Improve Test Scores with a Single Letter

Just seeing the letter “A” before an exam can significantly improve a student’s results.

Just seeing the letter “A” before an exam can significantly improve a student’s results. Contrarily, exposure to the letter “F” may make a student more likely to fail. A study by Dr Keith Ciani and Dr Ken Sheldon at the University of Missouri, found: “The letters A and F have significant meaning for students, A represents success and F, failure. We hypothesized that if students are exposed to these letters prior to an academic test it could affect their performance through non-conscious motivation.”

“Non-conscious motivation,” huh? Awesome! Do they mean to say that I (you) can be influenced by sub-conscious external motivator cues? Who’d a-thunk it?

Although the number of test subjects was small – only 131 students took part in three experiments – I like their hypothesis. The results were interesting, too.

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Originally posted 2010-06-02 10:04:14. Republished by Blog Post Promoter

Smile for Health

When I smile approvingly at myself in the mirror, I signal to my body a social approval closer to me than any other society.

A study by Carolien Martijn and Marlies Vanderlinden from Maastricht University investigated whether body satisfaction can increase when women learn to associate their appearance with social approval. “The positive effect we witnessed for women with a high level of body concern supports the idea that body satisfaction may be linked to the idea of social approval. Simply showing these women photographs of themselves followed by a smiling face – signalling social approval – increased their body satisfaction and self esteem significantly,” Carolien Martijn said.

It occurs to me that the first “society” we face every day is our own – me, myself, and I. When I smile at myself in the mirror, I signal to my body a social approval closer to me than any other society.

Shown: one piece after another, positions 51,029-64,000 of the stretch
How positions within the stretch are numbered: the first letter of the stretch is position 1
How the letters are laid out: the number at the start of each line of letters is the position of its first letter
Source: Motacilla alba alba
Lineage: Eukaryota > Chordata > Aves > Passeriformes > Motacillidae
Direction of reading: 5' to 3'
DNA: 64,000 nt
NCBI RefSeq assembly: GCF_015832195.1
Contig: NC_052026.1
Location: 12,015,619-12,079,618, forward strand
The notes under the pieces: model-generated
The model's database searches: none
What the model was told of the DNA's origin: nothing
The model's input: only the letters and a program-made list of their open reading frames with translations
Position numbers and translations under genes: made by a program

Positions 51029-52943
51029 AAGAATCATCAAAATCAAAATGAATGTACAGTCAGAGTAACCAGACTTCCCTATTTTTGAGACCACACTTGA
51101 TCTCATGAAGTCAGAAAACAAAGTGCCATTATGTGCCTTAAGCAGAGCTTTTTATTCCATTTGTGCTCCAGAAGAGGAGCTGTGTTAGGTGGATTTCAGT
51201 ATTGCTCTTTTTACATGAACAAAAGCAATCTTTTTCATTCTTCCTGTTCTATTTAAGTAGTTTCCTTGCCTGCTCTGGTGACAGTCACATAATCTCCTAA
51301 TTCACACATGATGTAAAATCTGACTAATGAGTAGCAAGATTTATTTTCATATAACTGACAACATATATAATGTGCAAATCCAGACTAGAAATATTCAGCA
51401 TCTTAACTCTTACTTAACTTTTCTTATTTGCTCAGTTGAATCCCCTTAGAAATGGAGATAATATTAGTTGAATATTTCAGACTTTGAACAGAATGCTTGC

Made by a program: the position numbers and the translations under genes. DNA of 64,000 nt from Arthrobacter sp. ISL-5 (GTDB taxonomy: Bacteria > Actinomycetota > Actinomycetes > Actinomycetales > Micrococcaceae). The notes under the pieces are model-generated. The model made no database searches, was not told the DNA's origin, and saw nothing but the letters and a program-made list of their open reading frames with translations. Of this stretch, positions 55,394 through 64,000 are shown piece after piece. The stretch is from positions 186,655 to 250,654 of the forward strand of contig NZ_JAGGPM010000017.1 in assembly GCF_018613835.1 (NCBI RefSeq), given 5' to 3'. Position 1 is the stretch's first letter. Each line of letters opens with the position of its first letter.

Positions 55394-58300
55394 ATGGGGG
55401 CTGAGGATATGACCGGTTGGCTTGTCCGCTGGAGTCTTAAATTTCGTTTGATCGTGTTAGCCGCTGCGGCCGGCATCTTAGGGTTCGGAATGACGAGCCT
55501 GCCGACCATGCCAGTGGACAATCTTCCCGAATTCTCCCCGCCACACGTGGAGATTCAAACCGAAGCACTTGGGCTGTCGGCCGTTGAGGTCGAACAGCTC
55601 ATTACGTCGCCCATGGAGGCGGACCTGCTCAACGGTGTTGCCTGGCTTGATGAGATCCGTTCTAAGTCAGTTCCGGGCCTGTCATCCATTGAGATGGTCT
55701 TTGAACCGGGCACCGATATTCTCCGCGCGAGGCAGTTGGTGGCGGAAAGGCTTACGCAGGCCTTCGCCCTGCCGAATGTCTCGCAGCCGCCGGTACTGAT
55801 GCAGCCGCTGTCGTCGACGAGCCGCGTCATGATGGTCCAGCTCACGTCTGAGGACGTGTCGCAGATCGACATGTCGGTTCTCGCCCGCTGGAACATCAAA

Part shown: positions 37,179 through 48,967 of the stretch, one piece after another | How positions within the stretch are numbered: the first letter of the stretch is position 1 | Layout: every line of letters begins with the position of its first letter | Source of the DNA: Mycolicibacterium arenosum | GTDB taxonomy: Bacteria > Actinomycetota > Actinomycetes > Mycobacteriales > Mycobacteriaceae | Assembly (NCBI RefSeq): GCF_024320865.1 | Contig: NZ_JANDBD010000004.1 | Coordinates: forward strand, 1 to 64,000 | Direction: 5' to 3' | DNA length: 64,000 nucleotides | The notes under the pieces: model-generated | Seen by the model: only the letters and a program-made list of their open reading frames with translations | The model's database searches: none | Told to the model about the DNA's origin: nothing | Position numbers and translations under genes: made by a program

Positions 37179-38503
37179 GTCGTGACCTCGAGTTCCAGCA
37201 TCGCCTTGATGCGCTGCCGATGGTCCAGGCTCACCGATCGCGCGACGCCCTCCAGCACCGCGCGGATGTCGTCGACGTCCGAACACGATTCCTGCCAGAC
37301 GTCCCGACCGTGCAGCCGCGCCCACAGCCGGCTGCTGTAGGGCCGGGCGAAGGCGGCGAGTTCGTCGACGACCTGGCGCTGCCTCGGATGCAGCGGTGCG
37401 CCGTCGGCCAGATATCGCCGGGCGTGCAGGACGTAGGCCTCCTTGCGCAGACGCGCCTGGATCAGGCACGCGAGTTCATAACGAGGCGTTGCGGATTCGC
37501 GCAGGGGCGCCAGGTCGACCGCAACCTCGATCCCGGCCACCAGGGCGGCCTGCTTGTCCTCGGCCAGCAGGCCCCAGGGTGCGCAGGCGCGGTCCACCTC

Here’s a quick and easy imagery you can do to improve your self-esteem and perhaps your physical health.

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Originally posted 2009-10-14 10:00:28. Republished by Blog Post Promoter

Attention and Eyes

Pupil dilation adjusts according to light and internal conflict.

Our eyes reflect our internal emotional condition. They also reflect our internal state of attention and conflict. When we attend to something, our eyes show it – especially when it comes to conflict. Everyone seeking change in their life is confronted with conflict – between a conscious desire for change and subconscious defense against it.

Over the past few years, researchers have gained a greater understanding and appreciation of eye movements and pupil size when the mind is focused on a task – and when it is distracted. Duke University researchers were the first to identify a neuron (in monkeys) they tapped to measure the amount of conflict the brain experiences with distractions. Basically, the more important the focus, the greater the work passed through the conflict neurons as they strive to overcome the distraction. This is reflected in the behavior of the pupil of the eye.

In terms of Rapid Eye Technology, these and other studies illuminate the cause for all that eye pupil adjustment technicians witness in their clients as they work to process the conflict generated by their conscious desire for change versus their subconscious defense against it. When the issue is resolved, the pupils tend to settle down.